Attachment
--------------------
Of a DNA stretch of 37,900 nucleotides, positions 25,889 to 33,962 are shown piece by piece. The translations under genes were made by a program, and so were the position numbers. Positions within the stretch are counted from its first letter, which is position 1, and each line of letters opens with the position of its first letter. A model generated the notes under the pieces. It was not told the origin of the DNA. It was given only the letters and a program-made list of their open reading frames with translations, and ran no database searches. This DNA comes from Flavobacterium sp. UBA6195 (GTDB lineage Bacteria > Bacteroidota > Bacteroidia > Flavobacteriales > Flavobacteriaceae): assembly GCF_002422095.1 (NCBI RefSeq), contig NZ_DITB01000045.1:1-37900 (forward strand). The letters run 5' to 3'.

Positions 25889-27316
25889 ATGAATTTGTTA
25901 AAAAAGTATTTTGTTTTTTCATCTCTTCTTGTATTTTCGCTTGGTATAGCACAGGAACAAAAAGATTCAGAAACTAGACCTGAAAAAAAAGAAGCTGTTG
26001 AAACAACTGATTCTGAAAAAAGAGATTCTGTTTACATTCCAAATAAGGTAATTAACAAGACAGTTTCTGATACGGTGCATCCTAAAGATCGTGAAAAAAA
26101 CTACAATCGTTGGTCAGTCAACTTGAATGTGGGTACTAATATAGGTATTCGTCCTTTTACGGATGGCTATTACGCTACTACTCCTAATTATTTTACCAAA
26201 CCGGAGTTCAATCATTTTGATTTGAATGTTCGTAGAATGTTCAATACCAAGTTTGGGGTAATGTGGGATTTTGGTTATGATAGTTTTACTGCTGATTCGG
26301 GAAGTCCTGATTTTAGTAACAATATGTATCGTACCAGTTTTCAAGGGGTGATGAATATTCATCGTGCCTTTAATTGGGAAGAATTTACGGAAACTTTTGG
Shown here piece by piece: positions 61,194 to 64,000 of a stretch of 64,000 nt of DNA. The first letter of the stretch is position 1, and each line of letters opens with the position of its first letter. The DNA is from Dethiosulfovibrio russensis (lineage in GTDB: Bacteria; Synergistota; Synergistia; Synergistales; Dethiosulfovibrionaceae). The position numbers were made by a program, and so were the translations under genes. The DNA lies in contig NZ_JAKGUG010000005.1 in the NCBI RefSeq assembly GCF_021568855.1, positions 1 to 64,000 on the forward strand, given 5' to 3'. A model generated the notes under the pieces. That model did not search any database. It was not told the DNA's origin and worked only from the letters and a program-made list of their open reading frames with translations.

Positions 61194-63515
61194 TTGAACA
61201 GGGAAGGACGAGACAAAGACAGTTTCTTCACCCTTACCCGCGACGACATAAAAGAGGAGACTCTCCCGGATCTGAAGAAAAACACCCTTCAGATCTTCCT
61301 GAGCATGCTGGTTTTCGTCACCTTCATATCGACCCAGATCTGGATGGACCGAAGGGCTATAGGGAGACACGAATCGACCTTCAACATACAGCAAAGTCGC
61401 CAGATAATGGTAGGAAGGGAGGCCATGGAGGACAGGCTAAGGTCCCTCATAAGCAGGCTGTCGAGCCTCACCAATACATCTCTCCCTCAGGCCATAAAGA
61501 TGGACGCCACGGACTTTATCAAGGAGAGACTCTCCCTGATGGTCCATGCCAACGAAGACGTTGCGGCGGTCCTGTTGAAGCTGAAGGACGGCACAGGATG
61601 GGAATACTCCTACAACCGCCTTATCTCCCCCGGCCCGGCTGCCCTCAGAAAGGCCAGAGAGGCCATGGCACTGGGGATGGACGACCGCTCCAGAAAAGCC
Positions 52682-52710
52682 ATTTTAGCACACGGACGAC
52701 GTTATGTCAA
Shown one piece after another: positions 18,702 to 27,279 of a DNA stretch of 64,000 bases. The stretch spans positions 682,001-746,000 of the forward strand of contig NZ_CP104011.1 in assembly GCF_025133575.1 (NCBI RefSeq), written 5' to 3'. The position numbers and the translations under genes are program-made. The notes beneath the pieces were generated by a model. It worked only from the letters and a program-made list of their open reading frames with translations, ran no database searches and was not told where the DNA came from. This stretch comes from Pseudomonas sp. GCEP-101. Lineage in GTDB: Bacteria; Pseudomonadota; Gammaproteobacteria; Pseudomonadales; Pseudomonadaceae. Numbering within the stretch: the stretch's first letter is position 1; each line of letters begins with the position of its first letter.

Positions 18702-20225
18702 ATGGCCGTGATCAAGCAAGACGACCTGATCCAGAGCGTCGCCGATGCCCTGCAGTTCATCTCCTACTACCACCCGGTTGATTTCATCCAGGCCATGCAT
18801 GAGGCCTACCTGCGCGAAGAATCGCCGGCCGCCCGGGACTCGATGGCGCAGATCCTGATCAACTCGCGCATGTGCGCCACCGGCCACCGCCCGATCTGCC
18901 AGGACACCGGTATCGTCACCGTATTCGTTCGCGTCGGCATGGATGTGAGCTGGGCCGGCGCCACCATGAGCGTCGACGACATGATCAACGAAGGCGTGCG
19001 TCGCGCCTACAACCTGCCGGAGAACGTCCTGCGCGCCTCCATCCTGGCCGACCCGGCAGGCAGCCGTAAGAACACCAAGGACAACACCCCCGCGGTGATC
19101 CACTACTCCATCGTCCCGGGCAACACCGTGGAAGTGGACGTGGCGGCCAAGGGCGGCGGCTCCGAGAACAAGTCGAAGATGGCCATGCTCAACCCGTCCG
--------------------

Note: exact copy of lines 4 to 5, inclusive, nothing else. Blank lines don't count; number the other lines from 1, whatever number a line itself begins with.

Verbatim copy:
25901 AAAAAGTATTTTGTTTTTTCATCTCTTCTTGTATTTTCGCTTGGTATAGCACAGGAACAAAAAGATTCAGAAACTAGACCTGAAAAAAAAGAAGCTGTTG
26001 AAACAACTGATTCTGAAAAAAGAGATTCTGTTTACATTCCAAATAAGGTAATTAACAAGACAGTTTCTGATACGGTGCATCCTAAAGATCGTGAAAAAAA